Is Writing Painful, A Celebration, Or A Little Of Both?

Some writers, especially the seasoned ones whose works we all know at a quick glance, look at the action of writing in a different way. Where as one may find the process wildly fulfilling and celebratory, another may deem it as the bane of his existence.

I found a couple unique examples of this as I was perusing one of my favorite sites, Brain Pickings. The site offers clarity and an inside look into the minds of artists who have helped shape the lives of thousands, millions.

This certain piece takes a look at George Orwell’s mindset as a writer and how he developed his writings to become part of Americana, even if that’s how he never envisioned it in the first place. (“1984” is one of the most grand works I have ever read.)

Where Orwell saw writing as an insane practice, Ray Bradbury looked at the process from the different side of the coin. Here are their thoughts in their own words, because honestly, who would have it any other way?

ORWELL:

Looking back through the last page or two, I see that I have made it appear as though my motives in writing were wholly public-spirited. I don’t want to leave that as the final impression. All writers are vain, selfish, and lazy, and at the very bottom of their motives there lies a mystery. Writing a book is a horrible, exhausting struggle, like a long bout of some painful illness. One would never undertake such a thing if one were not driven on by some demon whom one can neither resist nor understand. For all one knows that demon is simply the same instinct that makes a baby squall for attention. And yet it is also true that one can write nothing readable unless one constantly struggles to efface one’s own personality. Good prose is like a windowpane. I cannot say with certainty which of my motives are the strongest, but I know which of them deserve to be followed. And looking back through my work, I see that it is invariably where I lacked a POLITICAL purpose that I wrote lifeless books and was betrayed into purple passages, sentences without meaning, decorative adjectives and humbug generally.

BRADBURY:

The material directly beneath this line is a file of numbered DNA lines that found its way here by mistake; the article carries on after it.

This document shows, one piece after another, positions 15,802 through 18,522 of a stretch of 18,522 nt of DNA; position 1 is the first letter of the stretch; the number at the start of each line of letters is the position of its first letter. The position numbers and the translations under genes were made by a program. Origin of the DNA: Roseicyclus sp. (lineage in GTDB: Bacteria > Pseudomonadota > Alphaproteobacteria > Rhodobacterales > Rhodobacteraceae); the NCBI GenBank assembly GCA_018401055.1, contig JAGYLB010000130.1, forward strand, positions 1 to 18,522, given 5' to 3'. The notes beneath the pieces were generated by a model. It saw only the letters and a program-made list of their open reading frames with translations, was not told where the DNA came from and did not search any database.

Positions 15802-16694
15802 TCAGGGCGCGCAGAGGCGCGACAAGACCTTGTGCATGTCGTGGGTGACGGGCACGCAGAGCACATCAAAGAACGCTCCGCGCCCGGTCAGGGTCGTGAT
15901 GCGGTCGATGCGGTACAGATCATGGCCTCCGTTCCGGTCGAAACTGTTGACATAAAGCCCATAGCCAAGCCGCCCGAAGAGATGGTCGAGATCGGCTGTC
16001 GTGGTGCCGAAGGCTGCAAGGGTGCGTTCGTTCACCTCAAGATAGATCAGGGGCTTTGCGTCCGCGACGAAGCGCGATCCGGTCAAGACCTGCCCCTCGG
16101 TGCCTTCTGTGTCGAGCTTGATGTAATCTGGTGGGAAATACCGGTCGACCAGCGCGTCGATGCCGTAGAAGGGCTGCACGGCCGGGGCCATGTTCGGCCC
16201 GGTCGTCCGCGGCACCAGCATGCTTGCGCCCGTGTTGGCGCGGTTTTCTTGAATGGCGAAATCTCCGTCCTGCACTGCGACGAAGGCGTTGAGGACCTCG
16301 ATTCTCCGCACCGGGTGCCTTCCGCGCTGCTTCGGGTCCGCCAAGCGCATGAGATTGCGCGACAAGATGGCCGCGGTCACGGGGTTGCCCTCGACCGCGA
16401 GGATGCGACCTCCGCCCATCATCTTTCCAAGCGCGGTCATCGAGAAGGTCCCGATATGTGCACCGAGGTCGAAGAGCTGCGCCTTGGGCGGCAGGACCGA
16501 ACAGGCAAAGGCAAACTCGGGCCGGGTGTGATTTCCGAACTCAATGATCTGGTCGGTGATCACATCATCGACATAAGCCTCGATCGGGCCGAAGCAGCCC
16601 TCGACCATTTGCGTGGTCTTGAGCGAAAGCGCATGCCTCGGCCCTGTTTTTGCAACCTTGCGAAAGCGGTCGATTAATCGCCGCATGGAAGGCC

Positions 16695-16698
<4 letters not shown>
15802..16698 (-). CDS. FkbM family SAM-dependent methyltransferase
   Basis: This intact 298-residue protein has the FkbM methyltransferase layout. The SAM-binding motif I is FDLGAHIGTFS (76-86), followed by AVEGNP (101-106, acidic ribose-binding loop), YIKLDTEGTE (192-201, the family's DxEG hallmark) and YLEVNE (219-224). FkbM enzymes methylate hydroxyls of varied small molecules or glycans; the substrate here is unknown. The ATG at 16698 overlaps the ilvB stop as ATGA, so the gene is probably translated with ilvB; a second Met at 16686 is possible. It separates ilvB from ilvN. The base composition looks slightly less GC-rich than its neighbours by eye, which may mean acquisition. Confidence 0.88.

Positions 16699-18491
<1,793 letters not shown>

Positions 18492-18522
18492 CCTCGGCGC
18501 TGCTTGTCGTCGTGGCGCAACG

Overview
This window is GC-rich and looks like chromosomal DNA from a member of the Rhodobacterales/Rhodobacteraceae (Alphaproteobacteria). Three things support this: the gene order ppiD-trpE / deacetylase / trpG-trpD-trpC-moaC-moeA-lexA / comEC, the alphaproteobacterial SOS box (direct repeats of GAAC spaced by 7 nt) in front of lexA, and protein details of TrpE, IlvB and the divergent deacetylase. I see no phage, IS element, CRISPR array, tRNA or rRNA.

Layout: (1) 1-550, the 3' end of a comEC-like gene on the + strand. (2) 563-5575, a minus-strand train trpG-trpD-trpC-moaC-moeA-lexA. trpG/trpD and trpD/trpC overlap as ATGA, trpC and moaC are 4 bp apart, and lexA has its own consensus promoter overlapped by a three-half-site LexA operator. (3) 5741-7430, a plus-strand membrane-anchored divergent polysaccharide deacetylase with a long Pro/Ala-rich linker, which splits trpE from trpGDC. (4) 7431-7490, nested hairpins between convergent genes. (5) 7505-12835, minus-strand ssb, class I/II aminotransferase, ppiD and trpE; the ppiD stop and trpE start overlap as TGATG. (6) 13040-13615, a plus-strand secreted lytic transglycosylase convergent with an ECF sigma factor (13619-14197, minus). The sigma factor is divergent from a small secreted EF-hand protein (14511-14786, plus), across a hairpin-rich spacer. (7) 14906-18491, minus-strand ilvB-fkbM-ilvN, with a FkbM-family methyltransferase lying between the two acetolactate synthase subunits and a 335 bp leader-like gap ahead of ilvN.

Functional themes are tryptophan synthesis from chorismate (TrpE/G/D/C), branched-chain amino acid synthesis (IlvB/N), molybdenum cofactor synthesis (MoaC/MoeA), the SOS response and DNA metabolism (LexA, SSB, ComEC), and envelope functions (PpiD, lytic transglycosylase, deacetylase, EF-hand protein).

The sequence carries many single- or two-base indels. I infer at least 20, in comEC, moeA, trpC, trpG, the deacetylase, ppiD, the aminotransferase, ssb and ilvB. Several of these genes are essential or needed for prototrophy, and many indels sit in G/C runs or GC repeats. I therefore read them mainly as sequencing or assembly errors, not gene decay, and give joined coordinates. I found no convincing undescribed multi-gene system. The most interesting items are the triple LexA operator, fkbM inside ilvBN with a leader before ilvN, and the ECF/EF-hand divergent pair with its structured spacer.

Writing is not a serious business. It’s a joy and a celebration. You should be having fun with it. Ignore the authors who say ‘Oh, my God, what word? Oh, Jesus Christ…’, you know. Now, to hell with that. It’s not work. If it’s work, stop and do something else.

As one can see, Bradbury’s words are quite clear and to the point: it’s not work if you love it. It reminds me of a saying I heard as a child, “If you do something you love, you’ll never work a day in your life.” We all know that is not necessarily true in regards to economics and finances, but the message is there. Orwell, on the other hand, offers a dystopian viewpoint akin to novels he himself wrote, such as “1984” and “Animal Farm.” He wants to bleed inside because he feels that is the only way to get his point across. Not that Bradbury doesn’t also bleed, but he embraces the oozing of his inner workings and how it all develops into a story that needs to be read.

I’ve always found art to present dichotomies in grand situations. When you compare The Beatles to Led Zeppelin, you look at the individual talents of each band mate and then see how the musicians all mesh together to create perfect harmonies. When you compare Van Gogh and Rembrandt, you might tend to choose the kind of art they specialize in rather than the type of artists they actually are. The same is true for writers: people have favorite writers for a reason, as some writers just have a better way of speaking to some than others.

I estimate that the goal of some writers is to reach out to everyone with an open hand and invite the masses. Or, maybe like Orwell, some writers prefer the marginalized audience that has more appreciation for the blood and sweat that went into the work to begin with.

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